Cardioembolic stroke in a young male with cor triatriatum sinister: a case report.

Cor triatriatum sinister (CTS) is a rare congenital cardiac anomaly defined by a fibromuscular membrane which bisects the left atrium. Cor triatriatum sinister has been associated with cardioembolic stroke through mechanisms including stagnation of blood flow within the left atrium, an association with atrial fibrillation (AF), and/or an accompanying atrial septal defect (ASD) or patent foramen ovale. We describe a case highlighting the role that CTS may play in cardioembolic stroke, provide high-quality computed tomography angiography and two- and three-dimensional echocardiography of the CTS membrane, and outline management strategies for this uncommon clinical scenario. A 35-year-old man with no prior medical history presented with acute onset weakness and aphasia. He was found to have an embolic stroke with left M1 and A1 occlusions and received tissue plasminogen activator followed by mechanical thrombectomy with successful recanalization. A thorough stroke workup revealed CTS with an associated ASD as well as potential protein C deficiency. He was managed with indefinite anticoagulation with apixaban. This is the 13th reported case of CTS associated with stroke. In most previous cases evidence of blood stasis or frank thrombus was associated with the CTS membrane, and/or existing AF was noted. In this case, none of these were identified, particularly highlighting the surreptitious risk of CTS. In addition, the presence of potential protein C deficiency in this case compounded the risk for thromboembolism and factored into multidisciplinary management decisions.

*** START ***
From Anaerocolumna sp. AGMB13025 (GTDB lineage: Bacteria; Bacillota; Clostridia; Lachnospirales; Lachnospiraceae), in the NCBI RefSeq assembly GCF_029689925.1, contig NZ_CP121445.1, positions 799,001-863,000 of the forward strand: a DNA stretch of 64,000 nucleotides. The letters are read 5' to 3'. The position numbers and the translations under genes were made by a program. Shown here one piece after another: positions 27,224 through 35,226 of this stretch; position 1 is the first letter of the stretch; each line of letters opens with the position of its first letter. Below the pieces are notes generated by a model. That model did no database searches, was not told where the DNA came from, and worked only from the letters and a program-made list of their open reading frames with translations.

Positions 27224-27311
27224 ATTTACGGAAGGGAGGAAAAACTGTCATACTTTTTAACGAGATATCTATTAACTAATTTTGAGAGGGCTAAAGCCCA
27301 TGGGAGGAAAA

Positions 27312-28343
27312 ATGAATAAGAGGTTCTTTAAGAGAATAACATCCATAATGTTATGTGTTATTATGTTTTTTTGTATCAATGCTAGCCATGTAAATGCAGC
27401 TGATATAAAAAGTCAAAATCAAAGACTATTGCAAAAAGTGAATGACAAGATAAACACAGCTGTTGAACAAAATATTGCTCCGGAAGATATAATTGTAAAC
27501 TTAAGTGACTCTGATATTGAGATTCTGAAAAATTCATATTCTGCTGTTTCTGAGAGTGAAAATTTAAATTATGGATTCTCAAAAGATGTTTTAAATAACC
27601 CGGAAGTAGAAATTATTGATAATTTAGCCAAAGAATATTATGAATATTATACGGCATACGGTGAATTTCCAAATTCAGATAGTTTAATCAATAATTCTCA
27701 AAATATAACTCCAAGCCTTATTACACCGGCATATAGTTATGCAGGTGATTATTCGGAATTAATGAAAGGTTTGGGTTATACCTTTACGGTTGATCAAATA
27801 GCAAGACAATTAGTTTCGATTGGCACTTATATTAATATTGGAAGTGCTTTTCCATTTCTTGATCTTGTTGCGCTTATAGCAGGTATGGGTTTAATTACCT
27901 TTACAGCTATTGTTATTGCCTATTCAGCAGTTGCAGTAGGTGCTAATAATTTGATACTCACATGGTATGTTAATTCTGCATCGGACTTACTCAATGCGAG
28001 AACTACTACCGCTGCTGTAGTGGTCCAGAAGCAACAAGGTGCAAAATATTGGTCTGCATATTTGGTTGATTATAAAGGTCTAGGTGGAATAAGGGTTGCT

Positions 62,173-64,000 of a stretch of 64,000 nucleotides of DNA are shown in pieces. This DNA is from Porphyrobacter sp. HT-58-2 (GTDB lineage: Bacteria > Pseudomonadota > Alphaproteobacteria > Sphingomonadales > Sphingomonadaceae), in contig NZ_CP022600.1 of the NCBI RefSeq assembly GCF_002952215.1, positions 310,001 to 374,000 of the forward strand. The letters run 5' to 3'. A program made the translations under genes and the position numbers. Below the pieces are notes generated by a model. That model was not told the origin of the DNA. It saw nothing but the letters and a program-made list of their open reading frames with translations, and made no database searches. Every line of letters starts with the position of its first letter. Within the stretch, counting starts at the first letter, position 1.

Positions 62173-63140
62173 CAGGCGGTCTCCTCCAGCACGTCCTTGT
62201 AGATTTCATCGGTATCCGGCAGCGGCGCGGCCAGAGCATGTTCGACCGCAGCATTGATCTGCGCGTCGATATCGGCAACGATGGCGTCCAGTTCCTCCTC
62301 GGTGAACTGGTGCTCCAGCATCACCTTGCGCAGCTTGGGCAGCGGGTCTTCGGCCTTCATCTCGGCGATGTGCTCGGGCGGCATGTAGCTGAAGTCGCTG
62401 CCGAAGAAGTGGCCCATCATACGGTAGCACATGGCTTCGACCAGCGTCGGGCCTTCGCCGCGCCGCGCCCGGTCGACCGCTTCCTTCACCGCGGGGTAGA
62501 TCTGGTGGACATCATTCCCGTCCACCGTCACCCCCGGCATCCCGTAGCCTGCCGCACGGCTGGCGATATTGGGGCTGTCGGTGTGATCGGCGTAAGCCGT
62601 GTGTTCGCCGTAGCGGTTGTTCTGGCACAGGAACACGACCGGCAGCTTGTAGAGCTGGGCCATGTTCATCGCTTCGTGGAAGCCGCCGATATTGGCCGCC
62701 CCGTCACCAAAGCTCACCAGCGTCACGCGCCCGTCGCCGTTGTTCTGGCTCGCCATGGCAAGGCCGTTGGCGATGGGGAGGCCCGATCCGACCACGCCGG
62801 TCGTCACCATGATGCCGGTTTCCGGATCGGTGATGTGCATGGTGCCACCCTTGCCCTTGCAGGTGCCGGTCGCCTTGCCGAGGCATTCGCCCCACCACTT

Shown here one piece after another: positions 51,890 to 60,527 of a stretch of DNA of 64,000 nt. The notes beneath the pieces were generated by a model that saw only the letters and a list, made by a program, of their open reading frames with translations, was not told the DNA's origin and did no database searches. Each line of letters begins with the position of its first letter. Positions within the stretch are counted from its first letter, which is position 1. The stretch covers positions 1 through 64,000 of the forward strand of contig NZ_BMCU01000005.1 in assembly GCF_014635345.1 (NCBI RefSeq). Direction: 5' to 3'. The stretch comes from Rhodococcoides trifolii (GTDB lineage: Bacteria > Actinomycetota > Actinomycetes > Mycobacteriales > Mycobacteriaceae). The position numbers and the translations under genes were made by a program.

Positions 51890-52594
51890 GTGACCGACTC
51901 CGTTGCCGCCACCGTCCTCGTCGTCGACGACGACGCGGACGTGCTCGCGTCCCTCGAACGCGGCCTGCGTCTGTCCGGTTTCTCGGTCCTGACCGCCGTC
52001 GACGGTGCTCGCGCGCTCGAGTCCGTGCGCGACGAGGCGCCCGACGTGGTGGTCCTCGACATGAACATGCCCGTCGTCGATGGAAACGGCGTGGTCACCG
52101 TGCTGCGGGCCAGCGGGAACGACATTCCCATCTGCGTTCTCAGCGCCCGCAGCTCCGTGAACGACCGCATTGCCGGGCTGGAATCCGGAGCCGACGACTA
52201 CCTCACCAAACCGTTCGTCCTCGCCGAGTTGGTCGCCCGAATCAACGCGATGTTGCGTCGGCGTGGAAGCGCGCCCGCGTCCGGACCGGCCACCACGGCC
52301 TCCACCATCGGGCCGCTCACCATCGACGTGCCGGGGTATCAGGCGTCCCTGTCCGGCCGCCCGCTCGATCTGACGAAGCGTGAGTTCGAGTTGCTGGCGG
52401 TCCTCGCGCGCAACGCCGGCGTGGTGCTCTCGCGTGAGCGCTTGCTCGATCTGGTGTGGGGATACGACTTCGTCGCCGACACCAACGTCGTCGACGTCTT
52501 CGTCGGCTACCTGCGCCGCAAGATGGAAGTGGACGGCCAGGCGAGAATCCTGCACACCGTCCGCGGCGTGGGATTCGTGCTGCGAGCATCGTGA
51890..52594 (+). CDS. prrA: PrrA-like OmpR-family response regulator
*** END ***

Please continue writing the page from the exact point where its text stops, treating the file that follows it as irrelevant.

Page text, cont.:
as reported in: Amara RS, Lalla R, Jeudy J, Hong SN. Eur Heart J Case Rep. 2020 Jun:4(3):1-6. doi: 10.1093/ehjcr/ytaa096.